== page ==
Hayden had learned about the growing importance of electricity and the critical role of copper from his coursework at MIT, so he and Stone spent $25 and bought a list of individual investors in the US who owned copper stocks. To each they sent an investment letter. The firm soon had a growing list of private clients—clients who did very well with its expert advice and analysis. Hayden, Stone opened its New York office in 1906 and expanded into other areas. Although most of its records were destroyed in the terrorist attacks of September 11, 2001, it’s known that Joseph Kennedy (the future ambassador and father of John F. Kennedy) worked there in 1919, and that the firm hired several bond saleswomen at a time when the profession was largely closed to women. It was Stone who contributed the funds that Wellesley College used to build Green Hall and the iconic Galen Stone Tower. When Stone died, in 1926, Hayden assumed full control of the firm.

Not content with being a passive investor, Hayden joined the boards of the companies that he funded and was active in their management. He invested in all sorts of technology. In 1929, he helped organize the Aviation Corporation of the Americas, which became Pan Am in 1931. He helped lay the groundwork for the unification of New York City’s subway lines. He was eventually on the board of more than 80 companies. He managed this in part by scheduling meetings back to back in his office and making rapid decisions. “Time is money to a businessman, but they don’t seem to know that,” he was quoted as saying. “They pinch pennies and throw away thousands of dollars’ worth of time.” 

From the record, it’s clear that Hayden also enjoyed having a good time. In 1914, he joined a syndicate to construct a yacht to compete for the America’s Cup. For a 1923 celebration marking the 70th anniversary of the Rock Island railroad system, a special train left Chicago “piloted” by Hayden, chairman of the railroad’s board of directors. “Pretty girls in dresses of mid-nineteenth century design waved good-by from the observation car, as the gala train left the La Salle street station,” reads an account in the Journal of the Illinois State Historical Society. He enjoyed fine art, paying $52,000 in 1928 for Jean-Honoré Fragonard’s fetching self-portrait. He was a director of the Association Against the Prohibition Amendment, which officially disbanded on December 5, 1933, at a party at the Waldorf after passage of the 21st Amendment, which legalized (again) the consumption of alcohol in the United States.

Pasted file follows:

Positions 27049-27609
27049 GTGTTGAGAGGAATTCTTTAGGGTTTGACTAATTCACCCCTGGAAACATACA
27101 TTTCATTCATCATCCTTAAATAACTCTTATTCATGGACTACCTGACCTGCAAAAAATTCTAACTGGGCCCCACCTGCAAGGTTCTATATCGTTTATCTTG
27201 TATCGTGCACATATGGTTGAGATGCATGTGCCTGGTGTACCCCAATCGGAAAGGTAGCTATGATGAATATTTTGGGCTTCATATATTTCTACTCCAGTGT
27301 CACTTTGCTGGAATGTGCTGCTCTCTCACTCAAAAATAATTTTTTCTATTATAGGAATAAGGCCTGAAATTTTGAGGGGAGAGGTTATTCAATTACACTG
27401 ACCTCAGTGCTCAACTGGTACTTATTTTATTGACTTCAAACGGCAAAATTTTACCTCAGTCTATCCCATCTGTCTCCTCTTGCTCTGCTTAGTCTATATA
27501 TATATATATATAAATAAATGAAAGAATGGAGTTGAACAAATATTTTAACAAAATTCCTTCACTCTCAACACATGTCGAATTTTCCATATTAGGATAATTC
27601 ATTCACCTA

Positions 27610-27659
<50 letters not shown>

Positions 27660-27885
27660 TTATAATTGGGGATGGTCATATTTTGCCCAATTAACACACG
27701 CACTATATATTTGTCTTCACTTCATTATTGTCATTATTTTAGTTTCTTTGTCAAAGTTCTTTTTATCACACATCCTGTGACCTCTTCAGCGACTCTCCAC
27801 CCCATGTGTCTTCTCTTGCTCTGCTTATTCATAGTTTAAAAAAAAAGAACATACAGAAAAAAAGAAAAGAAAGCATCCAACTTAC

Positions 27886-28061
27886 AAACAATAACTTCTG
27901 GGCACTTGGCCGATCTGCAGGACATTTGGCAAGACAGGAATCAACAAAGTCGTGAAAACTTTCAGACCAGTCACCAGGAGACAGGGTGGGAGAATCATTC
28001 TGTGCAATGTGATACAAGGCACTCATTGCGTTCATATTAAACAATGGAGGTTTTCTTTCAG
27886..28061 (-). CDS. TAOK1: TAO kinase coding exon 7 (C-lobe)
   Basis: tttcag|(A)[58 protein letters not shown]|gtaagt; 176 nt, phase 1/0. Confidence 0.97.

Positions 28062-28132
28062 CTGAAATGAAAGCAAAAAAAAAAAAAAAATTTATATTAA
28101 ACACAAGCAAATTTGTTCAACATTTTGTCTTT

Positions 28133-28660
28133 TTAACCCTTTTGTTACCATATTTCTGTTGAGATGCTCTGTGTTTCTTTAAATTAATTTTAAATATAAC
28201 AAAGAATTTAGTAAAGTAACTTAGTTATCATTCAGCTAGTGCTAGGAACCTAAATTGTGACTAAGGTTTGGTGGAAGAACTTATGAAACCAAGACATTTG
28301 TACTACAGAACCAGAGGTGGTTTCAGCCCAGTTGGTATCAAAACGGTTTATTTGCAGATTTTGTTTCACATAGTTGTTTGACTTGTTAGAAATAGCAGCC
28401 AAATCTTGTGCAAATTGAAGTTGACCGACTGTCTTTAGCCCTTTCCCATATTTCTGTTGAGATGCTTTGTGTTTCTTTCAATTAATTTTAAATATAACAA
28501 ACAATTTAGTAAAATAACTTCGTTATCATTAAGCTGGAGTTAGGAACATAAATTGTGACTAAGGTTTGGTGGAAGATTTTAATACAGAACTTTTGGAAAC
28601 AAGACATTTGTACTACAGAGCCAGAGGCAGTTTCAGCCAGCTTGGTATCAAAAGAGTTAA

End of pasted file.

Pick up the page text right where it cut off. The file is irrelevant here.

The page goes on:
Hayden’s wealth and influence were so immense that in 1930 James W. Gerard, a former ambassador and a major player in Democratic Party politics, named him as one of the 64 rulers of the United States, “who are too busy to hold political office, but determine who shall.” It was not a compliment: Hayden was a staunch supporter of President Herbert Hoover, who returned the favor by opening the Waldorf Astoria in 1931 and then moving there in 1932 after his loss to Franklin D. Roosevelt.

Nevertheless, Hayden clearly believed deeply in the importance of service to others. In 1932 he was the featured evening speaker at his high school’s 110th-anniversary dinner and presented a bronze statue that showed a warrior supporting another who had been stripped of his armor in battle. On the base is inscribed, “Service to mankind is honor and achievement.”

Hayden died in 1937, victim of an infection he acquired during a minor operation at a New York hospital. His brother, J. Willard Hayden, became head of the newly created Charles Hayden Foundation and was named to the MIT Corporation, taking his brother’s seat. “Notable among other institutions aided in large part by the Hayden benefactions are MIT (Charles Hayden Memorial Library); Northeastern, Brandeis, Columbia, New York, and Boston Universities; and the Museum of Science (Hayden Planetarium),” wrote MIT president James Killian on Willard’s death in 1955. Both Willard and Charles are buried at Mt. Auburn Cemetery. 

As for the firm, Hayden, Stone continued with its private clients until 1974, when it merged with Shearson, Hammill & Co. as part of a wave of industry consolidations. Today that company is part of Shearson/American Express.

In many ways, Charles Hayden continues to drive gold-plated rivets to this very day—except rather than strengthening steel, they enrich the lives of the young men and women touched by his enduring generosity.